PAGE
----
Why austerity could be good for UK stocks

Britain is bracing itself for public spending cuts and tax rises. So surely it's not a time to buy British stocks? But history shows that in times of austerity, UK stocks outperform the rest of the world. Owain Bennallack explains.

Plans to tackle the deficit may be a buy signal for UK shares. Many people have given up on the UK stock market in the past year or two. That's hardly surprising given the state of UK plc.

There's no doubt we're in a hole. The new Chief Secretary to the Treasury, the Liberal Democrat David Laws, revealed that his predecessor Liam Byrne had left him a one-sentence note of introduction to the job. Laws no doubt expected a few comradely tips on dealing with Whitehall - or at least where to get a decent coffee first thing in the morning. But it simply read: "I'm afraid to say there's no money left".

At least it's honest!

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With the emergency budget now dated for 22 June, Britain is bracing itself for a wave of public spending cuts and tax rises to turn its tanking balance sheet around. Some think the pain could be worse than we've experienced in living memory. So man the lifeboats? Invest in emerging markets? Not so fast.

Squids in

We've mentioned before that the UK stock market is much more reliant on overseas earnings than it is on the UK economy. Estimates vary - and fluctuate with exchange rates - but at least 75% of the stock market's earnings are generated overseas. Buy the UK market and you get global exposure.

Now a bright chap at Goldman Sachs has worked out that investors in UK companies shouldn't just be reassured by this overseas exposure while the government is tackling the deficit we should be drooling!

To reach this contrarian conclusion, Goldman's Peter Oppenheimer has delved into his database to study three other periods when the UK experienced massive fiscal tightening. He then looked at the UK stock market's performance, compared to the rest of the world.

UK shares and previous fiscal adjustments

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Budget deficit as a % of GDP at worst point-4.6-4.4-8-10.8
UK market performance Vs World (%)29.746.617.3?
UK market performance Vs World (USD) (%)38.51725.8?
P/E relative to the world at start of tightening0.730.940.740.69
P/E relative to the world by end of tightening0.8910.84?

Source: Goldman Sachs

What this table shows us is that when the UK government has cut back, the UK market has historically done better compared to the rest of the world's stock markets. It's particularly clearly shown by the comparative P/E re-rating in the last two rows.

With the UK market the relatively cheapest it's been at the start of fiscal tightening this time (at a ratio of 0.69), the P/E re-rating could be particularly pronounced.

On the other hand, our budget deficit compared to GDP is the worst it's been, too!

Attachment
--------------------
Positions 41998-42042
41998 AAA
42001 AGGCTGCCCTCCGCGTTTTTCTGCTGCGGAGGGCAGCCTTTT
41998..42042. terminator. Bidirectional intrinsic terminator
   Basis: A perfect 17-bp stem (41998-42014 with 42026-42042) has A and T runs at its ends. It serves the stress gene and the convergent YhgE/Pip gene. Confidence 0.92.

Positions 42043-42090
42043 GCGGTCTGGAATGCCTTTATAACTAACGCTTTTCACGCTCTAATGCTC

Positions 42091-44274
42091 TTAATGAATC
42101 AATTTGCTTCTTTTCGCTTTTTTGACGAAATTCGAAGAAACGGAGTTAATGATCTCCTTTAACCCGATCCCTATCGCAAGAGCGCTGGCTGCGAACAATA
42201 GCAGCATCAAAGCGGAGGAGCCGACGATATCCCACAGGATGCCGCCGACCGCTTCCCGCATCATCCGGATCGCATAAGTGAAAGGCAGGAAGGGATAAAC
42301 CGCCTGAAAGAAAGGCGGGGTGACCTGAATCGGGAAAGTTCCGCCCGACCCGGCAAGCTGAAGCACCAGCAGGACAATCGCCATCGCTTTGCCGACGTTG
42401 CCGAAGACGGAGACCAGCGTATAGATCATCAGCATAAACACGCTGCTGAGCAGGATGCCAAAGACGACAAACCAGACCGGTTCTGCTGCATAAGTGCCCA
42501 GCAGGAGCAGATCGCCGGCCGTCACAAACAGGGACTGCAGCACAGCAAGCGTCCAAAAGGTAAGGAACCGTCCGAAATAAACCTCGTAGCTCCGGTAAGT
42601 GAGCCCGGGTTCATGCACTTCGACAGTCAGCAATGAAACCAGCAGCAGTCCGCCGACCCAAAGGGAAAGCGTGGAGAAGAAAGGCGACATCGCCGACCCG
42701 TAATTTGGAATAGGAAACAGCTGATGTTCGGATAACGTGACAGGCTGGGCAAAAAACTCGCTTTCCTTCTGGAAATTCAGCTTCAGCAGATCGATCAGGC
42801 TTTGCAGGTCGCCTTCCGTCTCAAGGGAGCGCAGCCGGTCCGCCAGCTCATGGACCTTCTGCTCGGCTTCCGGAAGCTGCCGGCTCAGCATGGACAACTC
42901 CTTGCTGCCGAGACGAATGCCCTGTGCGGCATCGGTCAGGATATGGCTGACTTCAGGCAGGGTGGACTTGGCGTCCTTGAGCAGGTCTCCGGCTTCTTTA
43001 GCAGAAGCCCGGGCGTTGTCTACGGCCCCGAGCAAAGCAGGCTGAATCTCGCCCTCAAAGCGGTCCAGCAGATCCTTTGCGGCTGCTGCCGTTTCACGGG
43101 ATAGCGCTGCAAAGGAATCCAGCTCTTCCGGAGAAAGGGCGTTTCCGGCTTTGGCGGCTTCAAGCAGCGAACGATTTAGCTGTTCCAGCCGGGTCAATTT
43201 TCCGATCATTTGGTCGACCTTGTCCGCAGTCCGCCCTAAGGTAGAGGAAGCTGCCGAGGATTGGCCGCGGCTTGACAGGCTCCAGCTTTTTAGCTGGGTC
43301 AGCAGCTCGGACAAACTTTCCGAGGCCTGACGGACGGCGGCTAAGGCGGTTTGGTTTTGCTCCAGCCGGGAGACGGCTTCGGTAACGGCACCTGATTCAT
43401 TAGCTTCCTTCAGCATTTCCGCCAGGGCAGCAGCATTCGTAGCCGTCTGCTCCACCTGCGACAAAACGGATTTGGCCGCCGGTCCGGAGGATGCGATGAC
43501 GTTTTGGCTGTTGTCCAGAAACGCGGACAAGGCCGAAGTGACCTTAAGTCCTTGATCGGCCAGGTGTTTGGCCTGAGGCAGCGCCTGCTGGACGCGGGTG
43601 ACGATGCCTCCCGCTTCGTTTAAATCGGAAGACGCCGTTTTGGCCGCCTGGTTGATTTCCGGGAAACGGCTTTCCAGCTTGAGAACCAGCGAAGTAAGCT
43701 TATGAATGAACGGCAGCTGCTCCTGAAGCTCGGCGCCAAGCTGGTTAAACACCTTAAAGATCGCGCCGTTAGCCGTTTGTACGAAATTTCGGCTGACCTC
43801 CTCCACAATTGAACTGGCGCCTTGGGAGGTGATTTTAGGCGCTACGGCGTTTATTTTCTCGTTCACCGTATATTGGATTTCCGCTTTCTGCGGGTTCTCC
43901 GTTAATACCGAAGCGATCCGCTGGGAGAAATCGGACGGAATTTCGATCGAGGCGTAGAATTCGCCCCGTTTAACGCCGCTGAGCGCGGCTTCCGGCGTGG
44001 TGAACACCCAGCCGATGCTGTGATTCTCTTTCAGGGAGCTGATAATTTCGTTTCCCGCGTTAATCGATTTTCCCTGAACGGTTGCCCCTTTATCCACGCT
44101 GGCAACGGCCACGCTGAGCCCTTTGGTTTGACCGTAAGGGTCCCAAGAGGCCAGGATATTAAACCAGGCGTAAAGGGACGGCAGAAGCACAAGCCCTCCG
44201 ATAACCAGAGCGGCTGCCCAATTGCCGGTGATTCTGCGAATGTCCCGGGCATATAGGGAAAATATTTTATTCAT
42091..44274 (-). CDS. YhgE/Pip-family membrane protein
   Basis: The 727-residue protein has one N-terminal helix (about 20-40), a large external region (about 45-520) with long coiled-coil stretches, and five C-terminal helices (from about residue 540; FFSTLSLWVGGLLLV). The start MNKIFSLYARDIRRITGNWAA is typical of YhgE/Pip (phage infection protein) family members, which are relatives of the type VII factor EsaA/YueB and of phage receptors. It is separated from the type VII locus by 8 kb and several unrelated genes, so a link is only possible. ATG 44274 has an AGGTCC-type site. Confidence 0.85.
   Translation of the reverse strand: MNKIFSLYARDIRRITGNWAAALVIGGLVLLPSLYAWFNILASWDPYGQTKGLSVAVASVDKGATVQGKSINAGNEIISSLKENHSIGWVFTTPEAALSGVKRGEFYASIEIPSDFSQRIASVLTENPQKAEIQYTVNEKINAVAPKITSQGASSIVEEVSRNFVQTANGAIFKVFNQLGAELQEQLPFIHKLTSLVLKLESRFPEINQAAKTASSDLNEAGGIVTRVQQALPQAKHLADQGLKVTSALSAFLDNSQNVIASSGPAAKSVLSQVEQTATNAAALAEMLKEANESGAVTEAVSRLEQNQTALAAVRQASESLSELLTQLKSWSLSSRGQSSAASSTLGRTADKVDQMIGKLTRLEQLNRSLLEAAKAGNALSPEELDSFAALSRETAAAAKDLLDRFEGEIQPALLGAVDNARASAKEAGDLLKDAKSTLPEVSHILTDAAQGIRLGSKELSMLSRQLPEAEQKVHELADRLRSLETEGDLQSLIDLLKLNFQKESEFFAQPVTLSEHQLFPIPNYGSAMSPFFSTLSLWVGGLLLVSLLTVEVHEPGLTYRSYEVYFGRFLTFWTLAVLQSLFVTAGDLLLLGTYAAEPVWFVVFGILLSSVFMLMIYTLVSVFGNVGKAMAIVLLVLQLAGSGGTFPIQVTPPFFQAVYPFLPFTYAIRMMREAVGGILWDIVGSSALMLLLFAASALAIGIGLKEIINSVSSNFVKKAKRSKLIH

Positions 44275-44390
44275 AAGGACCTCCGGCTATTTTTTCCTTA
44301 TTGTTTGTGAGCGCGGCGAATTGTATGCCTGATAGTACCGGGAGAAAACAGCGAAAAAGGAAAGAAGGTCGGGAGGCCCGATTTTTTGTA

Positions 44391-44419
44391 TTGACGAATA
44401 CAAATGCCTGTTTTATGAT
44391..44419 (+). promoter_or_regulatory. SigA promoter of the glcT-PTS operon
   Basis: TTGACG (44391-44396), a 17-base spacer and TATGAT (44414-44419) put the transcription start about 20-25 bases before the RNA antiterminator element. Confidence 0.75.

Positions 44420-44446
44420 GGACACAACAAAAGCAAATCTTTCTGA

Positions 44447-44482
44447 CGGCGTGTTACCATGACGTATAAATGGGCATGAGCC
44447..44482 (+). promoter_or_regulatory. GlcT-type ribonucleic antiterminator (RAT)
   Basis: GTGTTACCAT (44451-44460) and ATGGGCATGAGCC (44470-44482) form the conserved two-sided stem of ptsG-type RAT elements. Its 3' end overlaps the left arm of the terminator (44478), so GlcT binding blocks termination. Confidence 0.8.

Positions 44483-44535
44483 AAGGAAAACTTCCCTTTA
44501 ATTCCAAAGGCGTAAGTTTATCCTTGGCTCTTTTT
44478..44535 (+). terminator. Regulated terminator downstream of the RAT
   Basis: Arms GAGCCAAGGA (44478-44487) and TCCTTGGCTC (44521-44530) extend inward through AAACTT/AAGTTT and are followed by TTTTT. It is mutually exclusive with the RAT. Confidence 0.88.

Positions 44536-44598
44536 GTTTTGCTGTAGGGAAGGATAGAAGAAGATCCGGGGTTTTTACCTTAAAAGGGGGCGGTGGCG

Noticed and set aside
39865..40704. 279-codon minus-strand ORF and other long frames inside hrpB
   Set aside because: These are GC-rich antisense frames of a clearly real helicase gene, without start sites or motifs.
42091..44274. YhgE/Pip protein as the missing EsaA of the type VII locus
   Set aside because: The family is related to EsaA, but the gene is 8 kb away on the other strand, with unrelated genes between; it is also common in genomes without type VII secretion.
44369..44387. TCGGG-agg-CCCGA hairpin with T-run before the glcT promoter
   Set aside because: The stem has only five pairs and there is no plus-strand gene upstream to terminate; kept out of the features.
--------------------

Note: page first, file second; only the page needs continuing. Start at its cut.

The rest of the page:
Two reasons to buy the cutback theory

What's going on here? Well, two obvious explanations spring to mind.

The first concerns the exchange rate. I've already mentioned how the bulk of the UK stock markets' earnings are derived overseas. If the pound weakens versus other currencies in the run-up to the government's austerity measures, then subsequent overseas earnings of UK companies will rise in sterling terms.

That seems to be what's happening this time. The pound has slumped far below the heady levels of £1:$2 of just a couple of years ago. It recently approached £1:$1.44.

Peter Oppenheimer particularly likes this theory; he points out that the pound also weakened before fiscal tightening in the other periods he studied.

The other reason that occurs to me is fear and pessimism. As the country's finances deteriorate, investors perhaps become over-scared of investing in UK equities, just as many people prefer to buy growth stocks rather than value shares, despite the latter's superior record.

When the government begins to get the public finances under control, however, the mood surely becomes more optimistic. More gung-ho investors may then be willing to put a higher valuation on UK shares.

There's a caveat

I've long been persuaded that the UK stock market is the best place for my money right now -- not least because buying overseas shares with a weak pound means that even if foreign markets do well, I could still lose out if and when the pound rallies against their currencies. This data from Goldman Sachs reinforces that view.

It's important to realise, though, that for this piece of research at least, Goldman isn't saying UK shares will definitely go up just because our government is cutting back. It's saying that going on prior history, UK shares will do better than the rest of the world during this period.

If shares everywhere go down the drain, floating above the morass may be of limited consolation!

This article was first published by The Motley Fool on17 May2010. Whether you're a seasoned investor or new to trading, The Motley Fool offers something for everyone. We tackle the tough investment questions and provide refreshing no-nonsense perspectives on everything from the global economy to investing strategy and in-depth company analysis. Sign up for our daily foolwatch e-newsletter and you won't miss a thing.